SAN DIEGUITO — Residents of this burgeoning region have tried mightily to ignore the subdivisions and shopping centers springing up all across a still mostly rural landscape.
In Rancho Santa Fe, where growth is a dirty word, villagers have persistently fought county planners' attempts to widen quaint, rural streets into roads to service a growing population. "They keep proposing nice wide straight roads right though the center of the Ranch," one longtime Rancho Santa Fe resident said. "We keep bending them so they run around us, outside our boundaries, and raise hell in somebody else's backyard. And, we have the clout to keep them out."
But transportation planners say the locals won't be able to afford the luxury of their twisting roads much longer; nor will they--despite their calls for slow growth--be able to avoid the consequences of a crush of traffic that threatens to turn San Dieguito into a maze of clogged roadways and frustrated drivers.
Even under the most ambitious of road construction programs, traffic bottlenecks will be part of life in San Dieguito--an unincorporated area between Carlsbad and Vista on the north, and Del Mar and San Diego on the south--into the next century, even on roads, planned but not yet built, that are designed to help alleviate the crush.
That, at least, is the conclusion of a new county computer study of the area that projects traffic counts into the year 2005. The data upon which the traffic counts is based includes future housing tracts, shopping centers and industrial parks that already are approved by the county, or soon will be. The growth will not go away.
Some merchants complain that traffic congestion is already out of control. One businessman along Encinitas Boulevard said that, despite a roadside location on the busy highway, "the people won't turn in because they know that they'll never get back out of the parking lot into traffic. I've waited up to 20 minutes to get out with my delivery van."
He recently learned that the county Planning Commission approved zoning that will add 15,000 cars a day to the thickening stream.
Bill Hoeben, the senior civil engineer in charge of the county's regional transportation plan update, admits that he can't erase all of the red and orange lines (the colors for crowded roads) on his 2005 map no matter how he juggles the traffic.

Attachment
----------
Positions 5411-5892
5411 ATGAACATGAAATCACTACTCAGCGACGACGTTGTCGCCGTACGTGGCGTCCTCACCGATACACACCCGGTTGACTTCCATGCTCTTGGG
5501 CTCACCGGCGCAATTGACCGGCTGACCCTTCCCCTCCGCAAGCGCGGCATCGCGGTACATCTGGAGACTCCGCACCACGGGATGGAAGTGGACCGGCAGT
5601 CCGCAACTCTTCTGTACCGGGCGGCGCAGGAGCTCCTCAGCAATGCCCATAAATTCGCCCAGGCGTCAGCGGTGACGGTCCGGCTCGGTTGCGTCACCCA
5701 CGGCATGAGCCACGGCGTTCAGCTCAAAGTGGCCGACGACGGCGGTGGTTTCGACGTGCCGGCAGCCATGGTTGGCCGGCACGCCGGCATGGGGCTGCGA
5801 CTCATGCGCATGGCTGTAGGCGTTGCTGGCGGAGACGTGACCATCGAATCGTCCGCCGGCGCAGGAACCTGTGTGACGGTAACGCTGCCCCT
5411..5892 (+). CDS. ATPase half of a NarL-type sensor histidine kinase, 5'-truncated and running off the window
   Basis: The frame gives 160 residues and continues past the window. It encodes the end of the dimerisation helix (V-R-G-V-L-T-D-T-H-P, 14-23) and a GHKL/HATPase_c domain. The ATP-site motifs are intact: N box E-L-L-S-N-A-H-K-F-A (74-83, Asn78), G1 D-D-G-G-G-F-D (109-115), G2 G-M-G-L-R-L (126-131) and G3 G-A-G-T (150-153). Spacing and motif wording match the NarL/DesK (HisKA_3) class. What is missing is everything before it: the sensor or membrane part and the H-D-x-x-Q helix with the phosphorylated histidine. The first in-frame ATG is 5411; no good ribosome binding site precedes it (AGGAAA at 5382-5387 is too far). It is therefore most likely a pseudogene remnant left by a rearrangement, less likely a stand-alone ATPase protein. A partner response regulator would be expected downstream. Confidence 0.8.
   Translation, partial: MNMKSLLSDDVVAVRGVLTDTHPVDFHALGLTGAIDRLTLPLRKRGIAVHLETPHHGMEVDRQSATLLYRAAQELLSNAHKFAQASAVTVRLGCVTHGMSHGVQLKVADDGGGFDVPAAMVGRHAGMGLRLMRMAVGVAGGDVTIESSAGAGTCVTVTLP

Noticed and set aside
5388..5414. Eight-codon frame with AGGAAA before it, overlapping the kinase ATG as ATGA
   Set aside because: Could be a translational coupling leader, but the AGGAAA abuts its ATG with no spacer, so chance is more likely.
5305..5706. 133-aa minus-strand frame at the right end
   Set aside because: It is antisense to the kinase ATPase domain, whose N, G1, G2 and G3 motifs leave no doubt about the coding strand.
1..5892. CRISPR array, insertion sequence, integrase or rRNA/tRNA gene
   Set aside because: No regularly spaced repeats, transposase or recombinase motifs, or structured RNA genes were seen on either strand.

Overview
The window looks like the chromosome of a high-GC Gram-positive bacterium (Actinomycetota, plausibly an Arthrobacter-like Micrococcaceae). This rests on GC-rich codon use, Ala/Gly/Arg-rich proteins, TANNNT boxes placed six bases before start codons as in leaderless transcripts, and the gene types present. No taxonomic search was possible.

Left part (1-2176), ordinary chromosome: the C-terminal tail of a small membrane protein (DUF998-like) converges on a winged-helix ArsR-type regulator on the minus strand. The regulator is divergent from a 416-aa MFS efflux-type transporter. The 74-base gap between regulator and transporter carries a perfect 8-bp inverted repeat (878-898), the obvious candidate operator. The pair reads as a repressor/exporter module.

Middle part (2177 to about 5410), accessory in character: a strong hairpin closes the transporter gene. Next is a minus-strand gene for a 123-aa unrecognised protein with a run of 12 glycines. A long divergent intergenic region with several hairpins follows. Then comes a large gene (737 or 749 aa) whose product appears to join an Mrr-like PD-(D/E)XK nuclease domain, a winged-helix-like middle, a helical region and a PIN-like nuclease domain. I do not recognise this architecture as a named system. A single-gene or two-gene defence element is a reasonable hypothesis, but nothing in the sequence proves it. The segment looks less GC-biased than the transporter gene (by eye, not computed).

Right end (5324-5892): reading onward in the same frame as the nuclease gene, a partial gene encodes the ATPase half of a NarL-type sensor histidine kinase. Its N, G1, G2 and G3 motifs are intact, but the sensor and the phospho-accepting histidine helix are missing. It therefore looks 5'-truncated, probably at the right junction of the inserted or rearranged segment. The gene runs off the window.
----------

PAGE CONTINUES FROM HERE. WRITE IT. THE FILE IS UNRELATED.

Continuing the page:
The region's bucolic two-lane roads will be choked with traffic long before the next century arrives because of developments in La Jolla Valley and Ralphs Ranch to the east and the continuing growth within the San Dieguito communities of Leucadia, Olivenhain, Encinitas, Cardiff, Rancho Santa Fe and Solana Beach.
Red lines on Hoeben's charts indicate Level F, the worst road conditions. That means traffic greater than road capacity, slow travel because of congestion and periodic stoppages. Orange lines, Level E, indicate only slightly less disagreeable driving conditions, with traffic grinding to a halt at peak commuting hours.
If San Dieguito's present road system were asked to carry the traffic loads of the 21st Century, almost every highway and byway in the area would be colored red or orange.
In Hoeben's most ambitious road-building plan, one he expects to offer as part of a county general plan amendment next fall, many of the two-lane roads in San Dieguito would become four lanes; some would be expanded to six lanes, and new highways would be added.
Route 680, for instance, now meanders as a two-lane road named El Camino del Norte from Del Dios Highway near Rancho Santa Fe westward to a spot near Leucadia. By 2005, it would be four to six lanes wide from Interstate 5 to Interstate 15, but still would not be wide enough to carry the traffic that a through east-west highway would attract. Traffic estimates for Route 680 by the year 2005 average 43,000 cars a day. Color it red.
By 2005, Manchester Avenue on the north edge of the San Elijo Lagoon in Cardiff must be upgraded to a four-lane road with a median divider to handle the traffic between El Camino Real and I-5, in addition to the expected traffic from a planned second campus of MiraCosta Community College. Some traffic engineers are unsure that a road that size will handle the traffic headaches of the next 20 years.
One needed road improvement that county transportation planners predict will raise a political ruckus is a proposed widening of Paseo Delicias on the eastern edges of Rancho Santa Fe. The wealthy estate community has fought road-widening projects in or near its boundaries. This proposed improvement--from a two-lane country road to a four-lane highway east to Escondido--strikes a discordant note and threatens many of the trees along the community's main stem. Color Rancho Santa Fe livid.
Traffic engineers also are proposing widening of La Bajada, a very narrow two-lane road that fords a stream, to a four-lane "collector" road connecting Rancho Santa Fe with Encinitas Boulevard to the west.